Extension of University Education Act, 1959
The Extension of University Education Act, Act 45 of 1959, formed part of the apartheid system of racial segregation in South Africa. This act made it a criminal offense for a non-white student to register at a formerly open university without the written permission of the Minister of Internal Affairs. New universities were established for the various non-white groups. In the Western Cape, a school in Bellville was established for coloureds, while a school at Ngoye was created in Zululand for Zulus. For Indians, a school was established at Durban in Natal Province, at Turfloop in the Transvaal for the Sotho-Tswanans, while Fort Hare, the former Lovedale Mission College, became restricted to Xhosas.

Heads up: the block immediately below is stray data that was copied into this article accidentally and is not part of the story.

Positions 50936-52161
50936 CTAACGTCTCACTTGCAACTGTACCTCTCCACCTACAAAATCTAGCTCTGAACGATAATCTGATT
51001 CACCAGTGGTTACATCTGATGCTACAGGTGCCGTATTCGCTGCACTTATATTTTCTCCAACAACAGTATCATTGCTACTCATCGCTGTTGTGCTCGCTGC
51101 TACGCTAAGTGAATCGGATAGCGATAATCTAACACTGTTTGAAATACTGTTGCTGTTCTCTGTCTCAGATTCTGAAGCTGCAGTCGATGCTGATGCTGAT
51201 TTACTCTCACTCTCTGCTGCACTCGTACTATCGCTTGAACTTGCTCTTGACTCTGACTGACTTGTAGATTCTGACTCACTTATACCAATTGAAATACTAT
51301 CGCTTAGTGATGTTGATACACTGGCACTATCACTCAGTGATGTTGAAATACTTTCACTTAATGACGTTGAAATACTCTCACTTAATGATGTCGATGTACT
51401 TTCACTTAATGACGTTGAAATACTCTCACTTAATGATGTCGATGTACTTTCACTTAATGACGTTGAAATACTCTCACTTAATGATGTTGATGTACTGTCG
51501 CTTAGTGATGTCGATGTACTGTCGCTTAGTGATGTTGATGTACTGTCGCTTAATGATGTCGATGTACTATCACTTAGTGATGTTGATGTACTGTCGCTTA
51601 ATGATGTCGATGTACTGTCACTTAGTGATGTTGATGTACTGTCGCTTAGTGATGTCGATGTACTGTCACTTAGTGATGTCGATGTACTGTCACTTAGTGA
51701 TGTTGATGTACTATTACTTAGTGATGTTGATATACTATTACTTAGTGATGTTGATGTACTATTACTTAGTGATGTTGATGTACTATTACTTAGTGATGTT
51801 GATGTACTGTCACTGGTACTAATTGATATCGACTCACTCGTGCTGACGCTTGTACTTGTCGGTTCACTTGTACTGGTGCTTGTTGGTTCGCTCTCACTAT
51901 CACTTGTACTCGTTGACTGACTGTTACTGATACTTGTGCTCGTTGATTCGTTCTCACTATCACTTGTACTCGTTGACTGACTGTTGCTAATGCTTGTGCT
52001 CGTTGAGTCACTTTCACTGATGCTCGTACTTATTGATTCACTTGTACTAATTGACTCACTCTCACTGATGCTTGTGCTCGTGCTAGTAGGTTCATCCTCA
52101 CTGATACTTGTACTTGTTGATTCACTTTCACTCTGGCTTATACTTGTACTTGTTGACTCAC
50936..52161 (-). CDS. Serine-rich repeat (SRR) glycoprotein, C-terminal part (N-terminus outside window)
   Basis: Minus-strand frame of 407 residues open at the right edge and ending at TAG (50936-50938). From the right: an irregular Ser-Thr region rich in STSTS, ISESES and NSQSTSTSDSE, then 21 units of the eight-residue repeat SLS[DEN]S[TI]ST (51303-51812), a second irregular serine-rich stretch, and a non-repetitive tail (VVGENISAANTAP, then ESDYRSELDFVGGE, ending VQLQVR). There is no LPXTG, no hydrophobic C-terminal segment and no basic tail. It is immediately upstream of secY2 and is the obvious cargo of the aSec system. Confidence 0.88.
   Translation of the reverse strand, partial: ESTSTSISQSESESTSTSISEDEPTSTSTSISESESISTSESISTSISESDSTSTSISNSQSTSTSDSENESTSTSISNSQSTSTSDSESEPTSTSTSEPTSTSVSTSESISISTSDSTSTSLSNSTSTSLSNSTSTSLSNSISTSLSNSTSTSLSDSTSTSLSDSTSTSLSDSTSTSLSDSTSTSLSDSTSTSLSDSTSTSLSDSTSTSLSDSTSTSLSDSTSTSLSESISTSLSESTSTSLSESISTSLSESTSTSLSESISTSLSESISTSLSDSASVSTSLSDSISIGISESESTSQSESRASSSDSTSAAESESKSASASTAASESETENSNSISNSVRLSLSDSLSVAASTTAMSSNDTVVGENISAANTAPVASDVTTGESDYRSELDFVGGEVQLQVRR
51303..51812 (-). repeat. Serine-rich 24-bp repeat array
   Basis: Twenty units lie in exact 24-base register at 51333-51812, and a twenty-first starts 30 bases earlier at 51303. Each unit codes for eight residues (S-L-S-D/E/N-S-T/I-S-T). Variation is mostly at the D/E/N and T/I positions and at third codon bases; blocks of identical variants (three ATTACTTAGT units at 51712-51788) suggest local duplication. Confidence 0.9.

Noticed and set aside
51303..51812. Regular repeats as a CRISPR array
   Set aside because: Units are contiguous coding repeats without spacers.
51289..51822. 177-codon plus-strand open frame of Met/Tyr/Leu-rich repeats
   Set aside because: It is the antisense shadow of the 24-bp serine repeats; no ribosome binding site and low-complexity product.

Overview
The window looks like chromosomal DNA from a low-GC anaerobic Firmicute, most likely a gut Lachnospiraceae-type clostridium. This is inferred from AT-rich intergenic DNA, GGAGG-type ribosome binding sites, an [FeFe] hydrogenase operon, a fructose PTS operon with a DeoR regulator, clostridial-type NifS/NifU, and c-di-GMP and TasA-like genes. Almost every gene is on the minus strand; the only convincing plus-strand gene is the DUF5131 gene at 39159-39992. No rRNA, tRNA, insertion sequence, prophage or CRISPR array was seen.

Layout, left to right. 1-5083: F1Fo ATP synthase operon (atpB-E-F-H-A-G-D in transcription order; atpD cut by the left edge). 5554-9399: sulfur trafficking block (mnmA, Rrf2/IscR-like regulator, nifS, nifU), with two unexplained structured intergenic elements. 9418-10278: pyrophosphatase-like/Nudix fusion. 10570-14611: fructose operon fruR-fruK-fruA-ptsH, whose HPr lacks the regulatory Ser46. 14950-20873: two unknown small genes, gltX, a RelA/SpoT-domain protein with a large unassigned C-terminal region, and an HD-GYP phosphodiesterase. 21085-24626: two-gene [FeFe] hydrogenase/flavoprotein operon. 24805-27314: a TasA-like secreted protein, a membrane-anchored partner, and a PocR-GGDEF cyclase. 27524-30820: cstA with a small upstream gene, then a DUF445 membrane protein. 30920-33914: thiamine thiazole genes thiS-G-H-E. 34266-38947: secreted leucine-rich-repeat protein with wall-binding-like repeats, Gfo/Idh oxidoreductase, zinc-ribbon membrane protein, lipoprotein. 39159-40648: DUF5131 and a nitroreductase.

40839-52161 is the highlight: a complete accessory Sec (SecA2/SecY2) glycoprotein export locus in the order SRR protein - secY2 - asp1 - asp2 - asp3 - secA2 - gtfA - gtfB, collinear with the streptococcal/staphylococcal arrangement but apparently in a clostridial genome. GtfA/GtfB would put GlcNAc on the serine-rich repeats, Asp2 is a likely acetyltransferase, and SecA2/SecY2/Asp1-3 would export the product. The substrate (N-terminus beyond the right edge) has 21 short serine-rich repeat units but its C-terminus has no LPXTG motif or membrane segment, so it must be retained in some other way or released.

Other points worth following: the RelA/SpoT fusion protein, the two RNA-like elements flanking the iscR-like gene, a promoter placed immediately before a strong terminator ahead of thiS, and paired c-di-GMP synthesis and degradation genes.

|Extension of University Education Act, 1959|
|Parliament of South Africa|
|Citation||Act No. 45 of 1959|
|Enacted by||Parliament of South Africa|
|Royal assent||11 June 1959|
|Commenced||21 June 1959|
|Repealed||30 June 1988|
|Tertiary Education Act, 1988|
The act was repealed by the Tertiary Education Act, 1988.
- O’Malley, Padraig. "1959. Extension of University Education Act No 45". Nelson Mandela Center of Memory and Dialogue. Retrieved 3 May 2010.
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